Despite the rabbit's reputation for prolific breeding, the New England cottontail is being considered for federal protection under the Endangered Species Act, and is listed as state-endangered in Maine and New Hampshire. This rare rabbit requires dense, shrubby thickets for protection from predators. These habitats, often referred to as early-successional habitats, are becoming increasingly rare in New England. Concern over the decline in New England cottontail populations has sparked a range-wide, multi-state collaboration to help recover the species and preclude federal listing. In this presentation we'll introduce you to the biology and habitat requirements of the New England cottontail. We'll also discuss the challenges we've faced (and some lessons learned) in recruiting interested landowners, funding habitat management on private and public lands, and working collaboratively across local and state boundaries.
Join Emma Carcagno, University of New Hampshire Cooperative Extension; Ted Kendziora, U.S. Fish and Wildlife Service; and Lisa Brush, of The Stewardship Network, to learn more about this important topic in the next Stewardship Network webcast!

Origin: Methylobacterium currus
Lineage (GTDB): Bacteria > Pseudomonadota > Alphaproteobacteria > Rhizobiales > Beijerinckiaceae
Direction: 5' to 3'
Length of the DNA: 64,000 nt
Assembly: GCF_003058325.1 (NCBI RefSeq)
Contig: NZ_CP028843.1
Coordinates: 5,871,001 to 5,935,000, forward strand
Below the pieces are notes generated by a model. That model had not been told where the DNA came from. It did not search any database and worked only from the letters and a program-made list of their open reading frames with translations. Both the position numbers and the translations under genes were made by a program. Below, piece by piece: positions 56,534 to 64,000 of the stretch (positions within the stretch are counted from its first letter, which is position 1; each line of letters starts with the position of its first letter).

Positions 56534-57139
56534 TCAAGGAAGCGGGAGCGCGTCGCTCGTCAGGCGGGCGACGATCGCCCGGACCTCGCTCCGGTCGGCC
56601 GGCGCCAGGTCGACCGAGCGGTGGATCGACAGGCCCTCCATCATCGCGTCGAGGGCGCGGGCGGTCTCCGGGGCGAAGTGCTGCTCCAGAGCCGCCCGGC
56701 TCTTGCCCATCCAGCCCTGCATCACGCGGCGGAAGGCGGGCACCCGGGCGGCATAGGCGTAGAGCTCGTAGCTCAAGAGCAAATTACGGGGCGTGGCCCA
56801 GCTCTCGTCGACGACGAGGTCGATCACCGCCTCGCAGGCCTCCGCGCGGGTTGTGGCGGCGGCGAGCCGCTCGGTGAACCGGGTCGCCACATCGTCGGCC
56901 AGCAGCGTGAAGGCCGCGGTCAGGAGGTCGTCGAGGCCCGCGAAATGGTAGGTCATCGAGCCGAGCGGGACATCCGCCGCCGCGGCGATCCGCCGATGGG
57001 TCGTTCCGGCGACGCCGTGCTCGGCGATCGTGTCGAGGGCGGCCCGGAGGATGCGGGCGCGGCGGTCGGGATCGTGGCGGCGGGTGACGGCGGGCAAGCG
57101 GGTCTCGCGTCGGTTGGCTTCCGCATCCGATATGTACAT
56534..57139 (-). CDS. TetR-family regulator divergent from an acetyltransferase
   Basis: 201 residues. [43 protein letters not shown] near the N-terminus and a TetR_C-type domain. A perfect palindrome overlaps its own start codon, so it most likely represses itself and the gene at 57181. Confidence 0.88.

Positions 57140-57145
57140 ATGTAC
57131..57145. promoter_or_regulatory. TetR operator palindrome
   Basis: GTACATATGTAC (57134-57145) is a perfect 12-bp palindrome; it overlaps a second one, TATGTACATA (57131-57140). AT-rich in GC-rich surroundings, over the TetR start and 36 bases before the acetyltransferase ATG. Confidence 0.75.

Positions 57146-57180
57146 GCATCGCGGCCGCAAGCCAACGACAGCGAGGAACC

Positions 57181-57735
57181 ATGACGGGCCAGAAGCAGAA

Emma Carcagno - Emma is the Wildlife Program Assistant at University of New Hampshire Cooperative Extension. She came to University of New Hampshire Cooperative Extension in 2007 after completing her master's degree in Wildlife Ecology at UNH studying vernal pool amphibians. In her position, she provides assistance to private landowners interested in managing their land with wildlife in mind. She has been part of the New England cottontail recovery effort in New Hampshire through outreach and recruitment of private and municipal landowners.
Ted Kendziora - Ted is a Partners for Fish and Wildlife Biologist with the US Fish and Wildlife Service.
Lisa Brush - Executive Director, The Stewardship Network. Lisa has worked in the environmental field in Michigan for the last fifteen years. She is currently the Executive Director of the Stewardship Network and has been involved with the Network since its inception more than 10 years ago. She has a wealth of experience helping non-scientific people understand scientific issues. For over nine years, as she has built and coordinated the Stewardship Network, she has emphasized effective and meaningful stakeholder involvement in developing and implementing all aspects of this program. She has a M.S. in Natural Resources from the University of Michigan and a B.A. (Science in Society) from Wesleyan University.